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You can find printed circuit boards (PCBs) in almost any electronic device across industry. However, every device or object that uses a PCB requires its own unique version, with the design of the solder pallet needing to be exactly adjusted to accomodate the geometry of the printed circuit board.

Soldering pallets are used to apply through-hole components to printed circuit boards during assembly. They protect the Surface-Mount Technology (SMT) components in the circuits and expose the unmasked components to wave soldering at 200°C+ (392°f) heat. Most polymer materials melt under the harsh gaze of any standard soldering station.

When it comes to their manufacture, PCBs and the solder pallets that support their production have thermal, electrical, geometric and mechanical requirements that have tended to go beyond what most materials for 3D printing can offer.

What makes composite based additive manufacturing different?

Composite based additive manufacturing technology (CBAM) has been developed for all procedures within the PCB assembly process. It is the only powder-based process combining long-fibre fabrics of carbon or glass with high performance thermoplastic matrix materials like PA12 and PEEK.

The use of long-fibres (at least 12mm in length) offers significantly improved performance and strength, in comparison to short or chopped fibres, throughout the part and to the extremities, in addition to other properties like dimensional stability with heat and chemical resistance.

Thanks to its high temperature resistance and low coefficient of thermal expansion, PEEK is an ideal material for electronic manufacturing applications. The high-performance polymer enables the use of a soldering iron on the fixture without damaging it, holding the components in place during the process and eliminating issues with warping. With CBAM technology it is also possible to produce bespoke fixtures in just a few days and at a fraction of the cost compared to traditional manufacturing processes.

Ricoh 3D partnered with Impossible Objects in 2021 to bring their CBAM technology to the European market. Mark Dickin, Additive Manufacturing & Moulding Engineering Manager at Ricoh 3D said:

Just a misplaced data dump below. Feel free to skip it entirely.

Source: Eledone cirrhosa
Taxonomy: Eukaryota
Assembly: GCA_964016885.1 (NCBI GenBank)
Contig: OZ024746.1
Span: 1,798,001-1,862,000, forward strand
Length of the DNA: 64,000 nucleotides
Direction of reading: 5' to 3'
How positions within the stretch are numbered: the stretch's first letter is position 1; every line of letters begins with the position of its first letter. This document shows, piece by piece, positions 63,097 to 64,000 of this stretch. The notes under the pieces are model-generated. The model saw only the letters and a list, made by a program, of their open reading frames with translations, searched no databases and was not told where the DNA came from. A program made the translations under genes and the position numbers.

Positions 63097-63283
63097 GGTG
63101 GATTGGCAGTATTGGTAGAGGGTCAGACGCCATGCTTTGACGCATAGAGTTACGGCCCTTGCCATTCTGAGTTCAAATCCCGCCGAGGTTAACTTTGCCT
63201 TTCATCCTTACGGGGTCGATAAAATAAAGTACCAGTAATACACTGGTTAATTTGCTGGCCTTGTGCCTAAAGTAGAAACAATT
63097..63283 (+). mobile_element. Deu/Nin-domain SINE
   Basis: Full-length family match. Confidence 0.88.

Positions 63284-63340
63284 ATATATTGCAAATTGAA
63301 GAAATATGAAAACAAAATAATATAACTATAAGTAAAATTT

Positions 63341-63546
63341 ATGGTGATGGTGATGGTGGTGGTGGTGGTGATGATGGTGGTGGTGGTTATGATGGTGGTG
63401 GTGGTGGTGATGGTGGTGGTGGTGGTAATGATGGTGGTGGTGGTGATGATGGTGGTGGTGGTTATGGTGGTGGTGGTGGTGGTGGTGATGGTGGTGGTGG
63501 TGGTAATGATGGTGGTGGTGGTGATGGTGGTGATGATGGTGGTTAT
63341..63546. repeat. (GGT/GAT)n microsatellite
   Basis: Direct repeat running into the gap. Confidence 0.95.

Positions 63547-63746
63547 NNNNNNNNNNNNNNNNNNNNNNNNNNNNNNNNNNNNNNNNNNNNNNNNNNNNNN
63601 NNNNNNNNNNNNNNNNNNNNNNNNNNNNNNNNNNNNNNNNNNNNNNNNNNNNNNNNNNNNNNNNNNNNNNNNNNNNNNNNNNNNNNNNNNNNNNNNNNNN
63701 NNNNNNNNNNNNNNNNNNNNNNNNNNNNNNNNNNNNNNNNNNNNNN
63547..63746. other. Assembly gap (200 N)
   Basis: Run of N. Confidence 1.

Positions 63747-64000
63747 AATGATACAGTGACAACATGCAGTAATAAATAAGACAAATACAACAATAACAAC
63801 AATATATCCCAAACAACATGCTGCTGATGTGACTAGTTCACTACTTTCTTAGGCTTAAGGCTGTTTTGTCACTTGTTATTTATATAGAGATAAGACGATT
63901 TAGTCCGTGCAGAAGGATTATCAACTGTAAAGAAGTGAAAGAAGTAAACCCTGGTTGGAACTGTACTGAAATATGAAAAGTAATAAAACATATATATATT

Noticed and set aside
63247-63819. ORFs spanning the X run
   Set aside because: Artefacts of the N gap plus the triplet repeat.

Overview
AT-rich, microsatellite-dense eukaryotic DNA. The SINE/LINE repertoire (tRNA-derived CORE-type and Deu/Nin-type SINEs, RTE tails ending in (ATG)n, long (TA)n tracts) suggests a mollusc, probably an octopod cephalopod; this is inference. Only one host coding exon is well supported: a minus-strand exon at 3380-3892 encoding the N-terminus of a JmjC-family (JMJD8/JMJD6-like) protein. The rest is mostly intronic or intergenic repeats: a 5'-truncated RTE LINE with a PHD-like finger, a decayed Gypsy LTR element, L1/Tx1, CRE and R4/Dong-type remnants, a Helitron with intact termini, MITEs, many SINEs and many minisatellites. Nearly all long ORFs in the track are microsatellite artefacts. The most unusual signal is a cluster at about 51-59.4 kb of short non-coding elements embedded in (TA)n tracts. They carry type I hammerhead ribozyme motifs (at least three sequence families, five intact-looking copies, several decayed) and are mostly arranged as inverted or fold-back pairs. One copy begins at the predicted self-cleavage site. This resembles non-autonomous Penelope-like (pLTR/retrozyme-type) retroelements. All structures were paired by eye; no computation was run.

“Whilst many may not consider jigs and fixtures as the natural application for these types of composites, what we do know is that one of the main barriers to 3D printing is cost.

“The CBAM technology is a unique combination of cost efficiency and performance. We see long-fibre reinforced composties parts being used to up-engineer from lower cost plastics, lightweight metal parts or create entirely new parts that aren’t otherwise possible.”

Flat and feathered parts

Narrows parts such as circuit boards and propellers are great applications for CBAM technology. Printing point features and feathered edges with evenly distributed fibres to provide high strength and fully functional parts is possible thanks to the combination of long fibre sheets and high-performance polymer powders.

But how does it work?

It all starts by taking a sheet of non-woven fabric (made of either carbon fibres or glass fibres) and, using an inkjet printhead, the CAD slice is printed on the sheet using a proprietary fluid.

The sheet is then covered with a polymer powder which adheres where the fluid was deposited.

The excess polymer is removed, leaving the polymer selectively deposited on the sheet, with the steps repeated for all layers.

The sheets are then stacked, compressed and heated to the melting point of the polymer.

The fibres were there is no polymer are then sandblasted away to reveal the 3D printed part(s).

The unique process enables the production of parts with a high strength-to-weight ratio at up to half the cost of metal parts.

Read our case studies below to discover how CBAM is being used in the electronics manufacturing field…

Use Cases

LED Alignment Tray

Part type: Carbon Fibre PEEK

Heat deflection temperature: 260C (500°F)

Chemical resistance: High

Outcome: Eliminated quality issues

Part dimensions: 103.0 x 29.6 x 10.5mm

Lead time: 1 week

The example here shows an alignment tray that was required to hold 16 LED lights perpendicular to the PCB board during the wave solder process for an electronics provider.

Originally, the customer wasn’t using any fixturing or methods to make sure the position of each LED was aligned for the next level assembly, but when their customer needed the LEDs to align with the display overlay that went over the PCB in the final assembly, they turned to 3D printing.

With 16 LEDs and 150 boards to rework, a jig was quickly developed using 3D printing that would hold the LEDs in place during the wave soldering process. However, PLA, ABS and PVDF fixtures all melted under the pre-heat of the wave solder and therefore Carbon Fibre PEEK was explored to produce a reusable high temperature alignment tray.

Soldering Fixture

Part type: Carbon Fibre PEEK

Heat deflection temperature: 260C (500°F)

Chemical resistance: High

Outcome: Tripled production; eliminated quality issues

Part dimensions: 109.9 x 34.9 x 10.9mm

Lead time: 1 week

When another customer received a 400% increase in orders, a fixture was needed that would batch the manual soldering process of a PCB soldered connector, in an effort to increase production and reduce failure rates.

The main failure area was in the terminal crimp to the shielded wire, which led the customer to redesign the cable/PCB assembly and convert the terminals to a PCB soldered connector.

Operations had to be quickly scaled up to accommodate the increased demand, but the bottleneck became the soldering of this new connector to the main board with a coaxial cable. The operators had to hold a board smaller than a postage stamp and make sure the connector was at 90 degrees on 3 axis, after pre-tinning the pads on 8,900 of these a week. After the first week the operators were complaining of hand cramps.